Ray Kurzweil invented the Kurzweil keyboard, predicted the fall of the Soviet Union, and foresaw the defeat of chess genius Gary Kasparov at the hands of a computer. I heard Ray speak at Summit Series a few weeks ago, and the guy had the same effect on me that he had with everyone else in the room -- We were all pretty stunned. So I bought his book, which I should have done years ago, and began reading it. Ray's book, THE SINGULARITY IS NEAR, ponders a post-biological world in which the course of human development leads us to inconceivable heights of intelligence, progress and longevity.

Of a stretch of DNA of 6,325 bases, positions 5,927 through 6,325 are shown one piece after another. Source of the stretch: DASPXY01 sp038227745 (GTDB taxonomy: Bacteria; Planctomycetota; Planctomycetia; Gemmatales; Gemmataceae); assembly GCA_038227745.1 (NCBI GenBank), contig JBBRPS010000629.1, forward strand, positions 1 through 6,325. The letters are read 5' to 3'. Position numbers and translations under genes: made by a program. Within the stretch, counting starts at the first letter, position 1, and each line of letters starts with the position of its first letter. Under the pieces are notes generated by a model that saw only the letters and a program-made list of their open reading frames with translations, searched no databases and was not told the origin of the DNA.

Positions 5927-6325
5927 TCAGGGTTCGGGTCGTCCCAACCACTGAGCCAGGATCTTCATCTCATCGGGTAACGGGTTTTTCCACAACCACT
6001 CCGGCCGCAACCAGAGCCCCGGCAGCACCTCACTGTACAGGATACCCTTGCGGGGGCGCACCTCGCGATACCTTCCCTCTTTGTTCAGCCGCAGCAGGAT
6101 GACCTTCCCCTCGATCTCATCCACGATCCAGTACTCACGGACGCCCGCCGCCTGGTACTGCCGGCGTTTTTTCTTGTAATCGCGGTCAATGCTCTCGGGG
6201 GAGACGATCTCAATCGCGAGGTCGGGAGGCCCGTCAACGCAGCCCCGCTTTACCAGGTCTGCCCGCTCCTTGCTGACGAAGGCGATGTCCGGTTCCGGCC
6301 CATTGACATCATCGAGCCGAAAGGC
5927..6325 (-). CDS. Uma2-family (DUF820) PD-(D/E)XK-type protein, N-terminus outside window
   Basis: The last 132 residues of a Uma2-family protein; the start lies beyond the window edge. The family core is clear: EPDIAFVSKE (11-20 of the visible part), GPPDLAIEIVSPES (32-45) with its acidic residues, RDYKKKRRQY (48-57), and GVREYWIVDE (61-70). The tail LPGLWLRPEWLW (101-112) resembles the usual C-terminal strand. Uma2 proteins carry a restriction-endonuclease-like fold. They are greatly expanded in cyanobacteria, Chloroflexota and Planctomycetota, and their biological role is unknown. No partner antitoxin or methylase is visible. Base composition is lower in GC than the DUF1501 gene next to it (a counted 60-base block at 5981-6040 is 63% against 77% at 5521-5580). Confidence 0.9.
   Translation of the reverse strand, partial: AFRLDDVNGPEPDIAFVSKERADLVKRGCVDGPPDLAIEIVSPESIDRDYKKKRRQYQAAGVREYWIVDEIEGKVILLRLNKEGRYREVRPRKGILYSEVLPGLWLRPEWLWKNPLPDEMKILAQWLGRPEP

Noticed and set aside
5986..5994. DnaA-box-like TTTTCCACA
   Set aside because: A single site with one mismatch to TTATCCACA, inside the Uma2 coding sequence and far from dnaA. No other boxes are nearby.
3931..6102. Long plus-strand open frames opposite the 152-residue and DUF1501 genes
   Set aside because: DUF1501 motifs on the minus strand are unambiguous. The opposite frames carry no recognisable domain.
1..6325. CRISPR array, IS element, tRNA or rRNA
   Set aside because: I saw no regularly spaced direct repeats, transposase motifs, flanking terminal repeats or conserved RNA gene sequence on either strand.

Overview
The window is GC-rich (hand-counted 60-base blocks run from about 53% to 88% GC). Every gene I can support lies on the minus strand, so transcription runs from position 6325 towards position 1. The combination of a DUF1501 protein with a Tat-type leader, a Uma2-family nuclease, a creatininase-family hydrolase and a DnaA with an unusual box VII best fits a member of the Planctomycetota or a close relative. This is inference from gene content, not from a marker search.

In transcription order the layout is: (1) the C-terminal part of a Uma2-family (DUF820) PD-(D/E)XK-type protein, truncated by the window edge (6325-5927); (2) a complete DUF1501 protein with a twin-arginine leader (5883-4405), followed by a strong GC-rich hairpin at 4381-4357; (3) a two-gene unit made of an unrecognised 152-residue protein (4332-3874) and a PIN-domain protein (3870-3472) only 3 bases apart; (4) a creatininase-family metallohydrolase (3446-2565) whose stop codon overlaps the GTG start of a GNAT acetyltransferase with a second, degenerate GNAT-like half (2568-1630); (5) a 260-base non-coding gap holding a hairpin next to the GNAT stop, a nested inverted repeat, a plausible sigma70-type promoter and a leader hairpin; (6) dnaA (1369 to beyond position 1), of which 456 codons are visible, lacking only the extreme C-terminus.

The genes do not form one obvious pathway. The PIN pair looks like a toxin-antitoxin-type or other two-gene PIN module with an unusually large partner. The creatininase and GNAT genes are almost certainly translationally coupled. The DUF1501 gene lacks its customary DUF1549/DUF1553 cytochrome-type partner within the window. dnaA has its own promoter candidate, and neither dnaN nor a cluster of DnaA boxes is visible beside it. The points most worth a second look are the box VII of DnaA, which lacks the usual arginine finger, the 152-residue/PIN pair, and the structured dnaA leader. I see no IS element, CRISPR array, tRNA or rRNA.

Meaning, among other things, that we will have microchips in our brains and bodies in the next 25 years. So when you want to learn how to play chess, you can just embed the chess chip in your head. Why read a book, when you can just download it into your brain. Got a disease? Just download a program to kill it. The permutations are driving me nuts, so I try not to think about what this will mean for our kids. Most mornings, I check out Shelly Palmer's blog. Last week, Shelly did a post about Mark Gasson, a British scientist, who wondered what would happen if the computer chips in surgically implanted prosthetics got computer viruses. To find out, Mark infected himself with a computer virus. Shelly commented: "Sound funny? No one is going to thinks it's funny when computer virus on a wireless network can kill you. It may sound like science fiction, trust me, it isn't." Here's Engadget's frighteningly real story.